Co-prescribed Benzodiazepines in Older Adults Receiving Antidepressants for Anxiety and Depressive Disorders: Association with Treatment Outcomes
THE PROBLEM: Prescription of benzodiazepines increases with age, and adults 60 and older are the age group most likely to be prescribed benzodiazepines. While benzodiazepines can be useful in carefully selected older adults, their potential benefits must be balanced with their well-established risks, including falls, fractures, cognitive impairment, and delirium. Approximately 12.5% of adult American patients are co-prescribed benzodiazepines prior to, or while receiving antidepressant pharmacotherapy; however, there is a paucity of data on how benzodiazepine co-prescription impacts antidepressant outcomes in depressed and anxious older adults.
WHAT DID WE STUDY?: We used data from two clinical trials of antidepressant pharmacotherapy for generalized anxiety disorder (GAD) or Major Depressive Disorder (MDD) in older adults to address the following questions: 1) Are co-prescribed benzodiazepines associated with treatment response, antidepressant medication adherence, and dropout?; 2) Is benzodiazepine use predictive of receiving a lower dose of antidepressant medications?; and 3) Do patients co-prescribed benzodiazepines report more antidepressant-related adverse effects?
WHAT WE FOUND: Older depressed participants with GAD and co-prescribed benzodiazepines were treated with a lower mean dosage of escitalopram and were less likely to complete the trial; there was no difference in adherence or treatment response. Older depressed participants with MDD and co-prescribed benzodiazepines were less likely to tolerate a therapeutic dose of venlafaxine and reported more medication-related adverse effects; there was no difference in adherence, drop-out, or treatment response.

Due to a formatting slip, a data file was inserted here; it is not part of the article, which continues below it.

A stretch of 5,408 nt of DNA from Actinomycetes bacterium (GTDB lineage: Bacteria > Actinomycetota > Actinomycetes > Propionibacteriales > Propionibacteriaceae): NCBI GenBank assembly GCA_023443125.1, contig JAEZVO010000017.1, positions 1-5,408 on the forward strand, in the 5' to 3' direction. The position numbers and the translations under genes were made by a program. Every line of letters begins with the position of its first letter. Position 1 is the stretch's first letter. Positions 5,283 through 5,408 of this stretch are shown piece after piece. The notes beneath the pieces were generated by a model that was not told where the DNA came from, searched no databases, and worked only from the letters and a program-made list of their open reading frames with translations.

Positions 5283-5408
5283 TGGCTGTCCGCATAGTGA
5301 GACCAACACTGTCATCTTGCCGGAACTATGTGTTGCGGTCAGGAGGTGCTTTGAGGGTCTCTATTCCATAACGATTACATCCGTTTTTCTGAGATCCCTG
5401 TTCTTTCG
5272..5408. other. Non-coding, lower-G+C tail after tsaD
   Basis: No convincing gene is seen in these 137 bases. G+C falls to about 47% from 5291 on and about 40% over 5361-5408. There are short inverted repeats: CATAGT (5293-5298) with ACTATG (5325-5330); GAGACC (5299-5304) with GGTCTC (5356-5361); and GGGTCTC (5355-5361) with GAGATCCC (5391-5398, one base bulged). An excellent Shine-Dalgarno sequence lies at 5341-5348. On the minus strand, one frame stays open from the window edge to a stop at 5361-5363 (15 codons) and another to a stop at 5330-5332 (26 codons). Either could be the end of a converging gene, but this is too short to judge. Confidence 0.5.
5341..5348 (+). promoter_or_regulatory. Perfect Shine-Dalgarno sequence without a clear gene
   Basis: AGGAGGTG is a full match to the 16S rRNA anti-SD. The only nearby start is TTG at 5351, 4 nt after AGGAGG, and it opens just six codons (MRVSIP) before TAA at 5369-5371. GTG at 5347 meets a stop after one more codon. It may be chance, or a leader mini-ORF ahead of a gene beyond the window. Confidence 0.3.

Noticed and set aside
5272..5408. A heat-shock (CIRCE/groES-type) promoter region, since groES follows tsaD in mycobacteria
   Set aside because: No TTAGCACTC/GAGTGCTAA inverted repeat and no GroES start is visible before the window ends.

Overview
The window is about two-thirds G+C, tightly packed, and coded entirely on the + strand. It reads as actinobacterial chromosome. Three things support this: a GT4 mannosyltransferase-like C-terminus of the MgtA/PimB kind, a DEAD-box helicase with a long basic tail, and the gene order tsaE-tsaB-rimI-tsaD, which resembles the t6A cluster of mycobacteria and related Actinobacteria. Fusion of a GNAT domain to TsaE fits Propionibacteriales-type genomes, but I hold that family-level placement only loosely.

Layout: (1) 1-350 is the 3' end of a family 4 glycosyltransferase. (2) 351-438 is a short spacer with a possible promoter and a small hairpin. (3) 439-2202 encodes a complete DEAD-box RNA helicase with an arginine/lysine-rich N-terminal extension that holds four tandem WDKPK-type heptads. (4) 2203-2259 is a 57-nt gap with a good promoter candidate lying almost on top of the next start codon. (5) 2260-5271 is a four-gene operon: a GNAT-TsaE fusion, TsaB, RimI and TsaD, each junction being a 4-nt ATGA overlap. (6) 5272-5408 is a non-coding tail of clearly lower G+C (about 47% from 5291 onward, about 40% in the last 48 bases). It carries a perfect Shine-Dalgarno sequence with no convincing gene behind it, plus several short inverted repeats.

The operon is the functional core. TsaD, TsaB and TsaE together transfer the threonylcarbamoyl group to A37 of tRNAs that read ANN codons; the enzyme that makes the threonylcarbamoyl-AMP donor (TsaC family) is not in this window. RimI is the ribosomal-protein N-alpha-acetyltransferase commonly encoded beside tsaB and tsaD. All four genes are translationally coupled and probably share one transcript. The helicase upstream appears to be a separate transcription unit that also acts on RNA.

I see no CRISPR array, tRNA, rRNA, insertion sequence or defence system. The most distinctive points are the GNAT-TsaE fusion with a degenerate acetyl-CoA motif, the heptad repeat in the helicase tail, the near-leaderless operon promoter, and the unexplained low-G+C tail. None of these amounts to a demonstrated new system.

WHAT DOES THIS MEAN?: Older patients with GAD or MDD who receive a co-prescribed benzodiazepine are sicker and harder to treat. However, with the systematic approach and clinical attention offered in a clinical trial, they can experience a similar treatment response. Clinicians should be aware that a co-prescribed benzodiazepine may be a marker of a more challenging treatment course.
Altmann H, Stahl ST, Gebara MA, Lenze EJ, Mulsant BH, Blumberger DM, Reynolds CF, Karp JF. Co-prescribed Benzodiazepines in Older Adults Receiving Antidepressants for Anxiety and Depressive Disorders: Association with Treatment Outcomes. In press: Journal of Clinical Psychiatry.